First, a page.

Saturday, September 01, 2018

On Danger

There's a statistical category I find a bit oxymoronic, a bit paradoxical, a bit hard to wrap the head around. The world's most dangerous city. Apparently decided by murder rate, and as of 2017, a list somewhat dominated by cities of the country in which I currently reside.

Here's the thing, to be the world's most dangerous city, you still have to be a functional city. I suspect it might be more dangerous in the long run to live in Chernobyl, where environmental factors make residence hazardous to the health, so hazardous I believe that it is in fact now an uninhabited area. But the fact of the world's most dangerous city is, that most people still live there.

And indeed, the danger is measured in the number of murders per 100,000 for which Los Cabos (not on my travel itinerary edges out Caracas (also not on my itinerary). But the thing is, in such dangerous cities, most residents get up have breakfast and go about their day.

That's the way it has to be. Elsewise what you'd be seeing is that every year the newest city to be crowned the world's most dangerous city would be a soon-to-be ex city, as its residents en masse decide they've had enough of fearing for their lives and it's time to pack up and move to the land of milk and honey. Or something.

And to be sure, a lot of people do leave Mexico, which along with Venezuela and Brazil dominate the top 50. Trump would probably argue that the fact that Detroit, Baltimore, Saint Louis and New Orleans make the list owing to immigration of 'Bad Hombres'. Which is almost certainly not the case.

The point is this, even in the world's most dangerous city, it is evidently possible to live a full mundane existence that doesn't necessarily end in murder.

The difficulty is that safety requires judgement. And judgement requires perception.

Where do you draw the line that is your margin of safety? It is probable that in the world's most dangerous city, only some neighborhoods are dangerous. There may be physical boundaries that one simply does not cross, streets that represent territorial borders, bars one does not enter, train lines or bus routes you probably shouldn't catch.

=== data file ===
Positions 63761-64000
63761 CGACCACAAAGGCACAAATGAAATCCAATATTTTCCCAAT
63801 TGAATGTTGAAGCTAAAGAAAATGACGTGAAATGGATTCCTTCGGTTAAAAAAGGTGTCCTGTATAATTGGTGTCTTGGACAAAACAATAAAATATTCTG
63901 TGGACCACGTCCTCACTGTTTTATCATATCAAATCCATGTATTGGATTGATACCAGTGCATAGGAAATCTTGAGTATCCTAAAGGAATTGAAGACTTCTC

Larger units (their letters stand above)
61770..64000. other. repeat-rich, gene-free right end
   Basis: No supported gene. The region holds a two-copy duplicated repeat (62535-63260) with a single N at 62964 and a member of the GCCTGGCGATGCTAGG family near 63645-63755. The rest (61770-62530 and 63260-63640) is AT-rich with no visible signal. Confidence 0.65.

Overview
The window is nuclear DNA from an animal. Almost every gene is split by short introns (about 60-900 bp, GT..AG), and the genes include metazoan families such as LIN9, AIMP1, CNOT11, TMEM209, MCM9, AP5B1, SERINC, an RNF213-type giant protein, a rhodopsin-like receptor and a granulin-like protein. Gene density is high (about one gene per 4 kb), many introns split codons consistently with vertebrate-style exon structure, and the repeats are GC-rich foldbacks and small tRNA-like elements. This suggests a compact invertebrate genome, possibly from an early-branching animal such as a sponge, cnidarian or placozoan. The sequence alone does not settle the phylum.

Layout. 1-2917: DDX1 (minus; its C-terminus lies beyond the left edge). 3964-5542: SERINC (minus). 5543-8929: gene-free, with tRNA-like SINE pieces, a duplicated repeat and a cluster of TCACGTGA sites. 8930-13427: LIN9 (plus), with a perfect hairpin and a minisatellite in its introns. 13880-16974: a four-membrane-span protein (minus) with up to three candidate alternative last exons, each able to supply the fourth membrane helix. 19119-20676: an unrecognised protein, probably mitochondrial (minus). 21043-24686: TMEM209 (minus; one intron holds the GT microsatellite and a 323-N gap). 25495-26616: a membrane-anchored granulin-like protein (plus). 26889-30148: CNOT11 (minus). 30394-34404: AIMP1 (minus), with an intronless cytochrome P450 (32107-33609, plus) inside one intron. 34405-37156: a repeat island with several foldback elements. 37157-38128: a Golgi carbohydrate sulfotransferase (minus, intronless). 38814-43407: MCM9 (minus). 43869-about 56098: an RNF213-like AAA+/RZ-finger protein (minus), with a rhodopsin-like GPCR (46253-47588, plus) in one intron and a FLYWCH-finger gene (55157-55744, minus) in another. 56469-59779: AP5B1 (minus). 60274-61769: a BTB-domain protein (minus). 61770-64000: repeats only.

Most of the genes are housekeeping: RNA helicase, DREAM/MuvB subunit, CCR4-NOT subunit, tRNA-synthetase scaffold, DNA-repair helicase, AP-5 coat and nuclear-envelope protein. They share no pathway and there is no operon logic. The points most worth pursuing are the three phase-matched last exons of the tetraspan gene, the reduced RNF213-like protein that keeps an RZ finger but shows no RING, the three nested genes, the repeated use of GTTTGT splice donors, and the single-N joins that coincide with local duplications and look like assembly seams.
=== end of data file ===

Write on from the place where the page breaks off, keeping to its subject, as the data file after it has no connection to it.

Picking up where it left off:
If you are standing on a packed out train or bus, how many head-tops can I see? Seems like a strange question but it does actually inform how safe I feel. In Los Angeles, I am a male of average if not below average height. In Mexico I am mostly in the top 5% of tall dudes. Taller people are statistical anomalies, more so than Japan. I am not physically intimidated by the general population, and possibly am the physically intimidating one - hard to test, but if true has a huge impact on my relative safety. It may also put my pockets at an awkward height for pick-pocketing etc.

But more on perception, if you lack it, or your perception is skewed then safety becomes the real danger. In high school I had a friend who's great aunt (I think, I'm no longer sure of the actual relation) was a Holocaust survivor, he reported that her life consisted of staying at home and watching then somewhat popular blaze travel show 'Getaway' ostensibly just a crappy commercial disguised as television content.

For her, I can sympathise, the thought of being abducted and shipped off to a death camp, is so horrific that it isn't worth the risk of leaving her home. We had a privileged perspective to know empirically that there were no gestapo waiting for her in 90's regional Victoria, Australia. But she couldn't because it wasn't worth the risk of even testing the theory that Nazi's were waiting everywhere to take everything away from her.

But what is that everything?